Intensity, phase, and polarization of electromagnetic fields can be tailored to form bespoke distributions. This spatial structure of light is an intriguing playground. It finds a wide range of applications in optical communications, sensing, imaging, and beyond. However, the real beauty of structured fields comes to light when considering strongly confined electromagnetic fields, which naturally feature complex three-dimensional distributions. These engineered light fields can be utilized, for example, to selectively excite individual nanosystems, extending the range of possible applications even further by enabling advanced single-particle spectroscopy, nanoscale traffic control, nano-metrology, and more.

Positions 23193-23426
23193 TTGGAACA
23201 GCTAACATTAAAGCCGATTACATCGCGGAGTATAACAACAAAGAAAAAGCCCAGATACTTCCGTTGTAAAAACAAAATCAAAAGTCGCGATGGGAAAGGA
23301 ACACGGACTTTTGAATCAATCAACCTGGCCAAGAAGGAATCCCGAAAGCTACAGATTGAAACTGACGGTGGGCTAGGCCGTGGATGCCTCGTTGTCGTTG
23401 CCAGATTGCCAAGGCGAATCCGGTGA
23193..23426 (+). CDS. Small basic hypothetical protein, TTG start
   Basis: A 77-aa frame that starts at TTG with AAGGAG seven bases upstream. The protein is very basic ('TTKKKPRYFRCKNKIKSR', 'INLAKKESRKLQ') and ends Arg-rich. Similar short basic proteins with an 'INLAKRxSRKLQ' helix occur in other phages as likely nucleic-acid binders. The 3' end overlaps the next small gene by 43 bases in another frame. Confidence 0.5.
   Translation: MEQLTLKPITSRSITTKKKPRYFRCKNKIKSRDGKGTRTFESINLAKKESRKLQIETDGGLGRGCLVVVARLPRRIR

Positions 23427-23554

In this talk, we introduce a novel scheme for ultra-precise particle localization and tracking, which is based on the interaction of structured light and individual nanoparticles. We show that by utilizing the strongly position-dependent scattering pattern as a ruler, we can retrieve the exact particle position from the far-field scattering signal. Besides the fundamental ingredients and recipe of this technique, we also highlight selected next steps and future plans. For instance, we also discuss the fundamental idea behind next generation camera technology to boost the capabilities of our nanometrology schemes. These novel pixels and cameras based on light-processing circuitry are jointly developed, together with other European and international experts, as part of the 'SuperPixels' project (https://www.superpixels.org/). They will allow for a simultaneous measurement of polarization and phase distributions in addition to light's intensity.
[This project has received partial funding from the European Commission Horizon 2020 research and innovation program under the Future and Emerging Technologies Open Grant Agreement Super-Pixels No. 829116]
Spring 2021 speakers organized by Prof. David A.B. Miller